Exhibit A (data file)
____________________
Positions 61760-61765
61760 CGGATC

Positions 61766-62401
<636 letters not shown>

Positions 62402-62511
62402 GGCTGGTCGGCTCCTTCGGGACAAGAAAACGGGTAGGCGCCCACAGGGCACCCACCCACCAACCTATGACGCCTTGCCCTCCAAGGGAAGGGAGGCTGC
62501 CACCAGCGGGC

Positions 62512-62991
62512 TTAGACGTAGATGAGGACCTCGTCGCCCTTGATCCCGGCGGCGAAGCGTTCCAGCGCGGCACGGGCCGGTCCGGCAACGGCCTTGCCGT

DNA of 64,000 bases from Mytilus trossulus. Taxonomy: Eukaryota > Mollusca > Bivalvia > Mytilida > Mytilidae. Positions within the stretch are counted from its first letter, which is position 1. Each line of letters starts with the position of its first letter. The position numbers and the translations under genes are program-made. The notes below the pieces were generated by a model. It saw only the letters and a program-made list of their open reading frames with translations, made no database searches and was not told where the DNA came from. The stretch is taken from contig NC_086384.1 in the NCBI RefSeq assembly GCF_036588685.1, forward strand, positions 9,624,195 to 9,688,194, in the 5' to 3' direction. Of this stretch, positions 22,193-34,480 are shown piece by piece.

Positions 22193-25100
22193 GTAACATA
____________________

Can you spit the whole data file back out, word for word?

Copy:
Positions 61760-61765
61760 CGGATC

Positions 61766-62401
<636 letters not shown>

Positions 62402-62511
62402 GGCTGGTCGGCTCCTTCGGGACAAGAAAACGGGTAGGCGCCCACAGGGCACCCACCCACCAACCTATGACGCCTTGCCCTCCAAGGGAAGGGAGGCTGC
62501 CACCAGCGGGC

Positions 62512-62991
62512 TTAGACGTAGATGAGGACCTCGTCGCCCTTGATCCCGGCGGCGAAGCGTTCCAGCGCGGCACGGGCCGGTCCGGCAACGGCCTTGCCGT

DNA of 64,000 bases from Mytilus trossulus. Taxonomy: Eukaryota > Mollusca > Bivalvia > Mytilida > Mytilidae. Positions within the stretch are counted from its first letter, which is position 1. Each line of letters starts with the position of its first letter. The position numbers and the translations under genes are program-made. The notes below the pieces were generated by a model. It saw only the letters and a program-made list of their open reading frames with translations, made no database searches and was not told where the DNA came from. The stretch is taken from contig NC_086384.1 in the NCBI RefSeq assembly GCF_036588685.1, forward strand, positions 9,624,195 to 9,688,194, in the 5' to 3' direction. Of this stretch, positions 22,193-34,480 are shown piece by piece.

Positions 22193-25100
22193 GTAACATA